Pictured above, Harriet Harman, who has warned that universities are facing a suppression of free speech.
Last week, MP’s up and down the country warned about the dangers of completely shutting down free speech on university campuses.
A new report by the Joint Committee of Human Rights has found that free speech on campus can often be hindered and sometimes prevented altogether by opinions surrounding ignorance, lack of guidance and red tape.
The Joint Committee on Human Rights has claimed that it is evident that universities cannot be completely safe spaces, expressing the importance for making allowance for new ideas and opinions to pave the way for debate and education.
These ideas have come in response to a variety of events being shut down and prevented across universities, with debates and speakers often being opposed by Student Unions, societies or specific groups of people.
MPs claim that universities, under the law must be places of open and uncensored debate.
Therefore, if an MP or an author decides to speak at a university, they should not have their space intruded upon nor have their own event called off.
MP’s this week have warned about the dangers of intolerance regarding free speech- urging unions to offer platforms to everyone.
The Universities’ Minister, Sam Gyimah, has expressed his concern for the creeping culture of censorship over main campus’ across the UK, whilst MP and chairwoman of the committee of national rights- Harriet Harman, has called for the main defense for freedom of expression in universities within the UK.
Harman has stated that students no longer see their campus as a space to express themselves, in fear of their opinions being suppressed by the union, according to the chairwoman; students are definitely looking over their shoulders.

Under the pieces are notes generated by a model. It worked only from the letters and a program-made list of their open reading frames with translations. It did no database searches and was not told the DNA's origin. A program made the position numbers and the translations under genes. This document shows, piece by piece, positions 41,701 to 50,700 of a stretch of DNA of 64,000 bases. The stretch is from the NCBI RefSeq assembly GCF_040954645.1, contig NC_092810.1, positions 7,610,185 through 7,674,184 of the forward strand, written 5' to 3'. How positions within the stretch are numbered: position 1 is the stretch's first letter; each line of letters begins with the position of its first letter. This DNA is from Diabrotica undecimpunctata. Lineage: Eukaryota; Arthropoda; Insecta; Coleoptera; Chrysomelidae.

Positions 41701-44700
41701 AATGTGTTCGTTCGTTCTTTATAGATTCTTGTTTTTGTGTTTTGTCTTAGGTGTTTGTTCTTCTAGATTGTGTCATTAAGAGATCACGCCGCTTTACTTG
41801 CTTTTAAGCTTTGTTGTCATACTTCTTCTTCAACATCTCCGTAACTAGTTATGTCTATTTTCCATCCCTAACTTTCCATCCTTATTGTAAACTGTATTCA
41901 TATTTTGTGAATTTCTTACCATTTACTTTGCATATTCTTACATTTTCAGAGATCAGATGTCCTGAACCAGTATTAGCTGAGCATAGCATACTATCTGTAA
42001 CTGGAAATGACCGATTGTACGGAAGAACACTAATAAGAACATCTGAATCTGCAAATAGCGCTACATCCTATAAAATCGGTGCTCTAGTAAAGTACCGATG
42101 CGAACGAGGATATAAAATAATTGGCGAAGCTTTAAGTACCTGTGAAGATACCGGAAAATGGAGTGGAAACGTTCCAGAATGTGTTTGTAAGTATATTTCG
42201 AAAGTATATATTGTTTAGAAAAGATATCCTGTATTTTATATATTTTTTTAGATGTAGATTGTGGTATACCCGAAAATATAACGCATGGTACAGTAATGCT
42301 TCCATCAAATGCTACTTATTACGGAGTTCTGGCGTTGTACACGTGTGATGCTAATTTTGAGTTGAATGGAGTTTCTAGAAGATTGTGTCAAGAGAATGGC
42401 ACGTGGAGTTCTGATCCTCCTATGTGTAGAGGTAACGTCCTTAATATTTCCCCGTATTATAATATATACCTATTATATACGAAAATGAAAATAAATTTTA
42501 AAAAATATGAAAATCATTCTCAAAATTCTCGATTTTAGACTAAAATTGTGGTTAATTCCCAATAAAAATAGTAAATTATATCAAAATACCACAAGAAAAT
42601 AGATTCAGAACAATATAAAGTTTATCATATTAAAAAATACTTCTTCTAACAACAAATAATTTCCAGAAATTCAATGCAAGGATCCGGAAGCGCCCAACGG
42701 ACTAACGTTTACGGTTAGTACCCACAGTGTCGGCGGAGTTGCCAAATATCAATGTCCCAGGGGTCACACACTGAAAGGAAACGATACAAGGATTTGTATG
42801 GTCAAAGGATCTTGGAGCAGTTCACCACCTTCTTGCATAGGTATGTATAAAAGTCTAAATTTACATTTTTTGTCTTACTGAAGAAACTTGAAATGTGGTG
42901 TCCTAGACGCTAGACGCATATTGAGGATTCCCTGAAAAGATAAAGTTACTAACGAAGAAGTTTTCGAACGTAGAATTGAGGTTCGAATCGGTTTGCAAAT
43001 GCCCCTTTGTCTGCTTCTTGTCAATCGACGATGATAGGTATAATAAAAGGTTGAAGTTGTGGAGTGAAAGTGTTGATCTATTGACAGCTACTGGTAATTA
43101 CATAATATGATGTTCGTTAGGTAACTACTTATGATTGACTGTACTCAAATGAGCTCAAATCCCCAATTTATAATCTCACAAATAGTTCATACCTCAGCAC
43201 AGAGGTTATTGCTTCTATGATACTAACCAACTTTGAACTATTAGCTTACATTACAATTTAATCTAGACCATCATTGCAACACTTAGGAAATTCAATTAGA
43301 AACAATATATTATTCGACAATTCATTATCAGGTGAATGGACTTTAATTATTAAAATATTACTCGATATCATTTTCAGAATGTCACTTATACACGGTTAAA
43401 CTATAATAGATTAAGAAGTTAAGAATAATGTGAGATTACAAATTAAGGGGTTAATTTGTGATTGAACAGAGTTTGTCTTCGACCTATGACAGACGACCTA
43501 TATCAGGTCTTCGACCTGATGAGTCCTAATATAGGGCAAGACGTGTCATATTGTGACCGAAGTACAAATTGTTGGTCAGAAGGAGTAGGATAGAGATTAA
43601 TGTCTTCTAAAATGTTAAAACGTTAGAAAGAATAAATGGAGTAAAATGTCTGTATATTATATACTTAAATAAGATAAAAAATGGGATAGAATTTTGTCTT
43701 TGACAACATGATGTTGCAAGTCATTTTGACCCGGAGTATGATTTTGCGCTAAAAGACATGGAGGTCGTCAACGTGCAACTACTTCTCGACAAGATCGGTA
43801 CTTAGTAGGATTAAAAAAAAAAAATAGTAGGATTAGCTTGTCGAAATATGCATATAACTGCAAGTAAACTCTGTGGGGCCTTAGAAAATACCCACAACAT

The report, which was published last week, states that ‘masked protest, intimidatory filming or physical disruption is unacceptable and must be stopped’, according to Harriet Harman, students must be prepared to listen to what their fellow students have to say- although they may disagree, they cannot stop them from expressing their opinions’.
The Committee have found that key points of debate on campus tend to focus around the Israel/Palestine crisis, abortion, transgender issues and right VS left wing clashes, these topics earned a special focus due to recent events.
There was an anti-abortion protest on the University of Manchester last week, students stood in front of the group until they left; Jacob Reese-Mogg, right-wing politician, attempted to make a speech at the University of the West of England, Bristol, in early February, but had the event called off when masked protesters broke into the hall and started fights, even London South Bank University have banned speakers, who ‘are likely to commit blasphemy’!
Over the past three years, there has been a collective 129 bans across UK universities.
21 universities have been recorded to have banned specific political speakers, whilst 17 have banned adverts, 20 have banned newspapers and 16 universities have suspended countless students for dressing up in fancy dress that has been deemed offensive.
FSUR co-ordinator Tom Slater has labelled as universities for ‘stifling of free speech’, urging universities to once again be places of political expression and topical debate.
The Committee on Human Rights has commented on the ‘chilling’ effect of shutting down free speech at universities; ‘Universities must be places where open and uncensored debate (within the law) can take place so students can think for themselves and develop their own opinions on ideas which may be unpopular, controversial or provocative.’
The Committee has also gone on to state that the right to protest does not stretch to the right to completely stop political events entirely, with certain speeches being called off entirely due to the work of protesters.
Despite claims of free speech censoring, the director of policy at Universities UK has stated that there is no hard evidence that freedom of speech is being affected at universities across the country, stating that out of the thousands of events that take place each year, there are only a minority that experience controversy, stating that overall, the majority of events are able to take place with little disruption.
Despite this, new reports are unearthing the suppression of political, social, religious and ethical beliefs on university campus’ across the country, taking the topical and healthy debate out of the learning environment.
What do you think about free speech at university? Have you ever experienced your free speech being suppressed?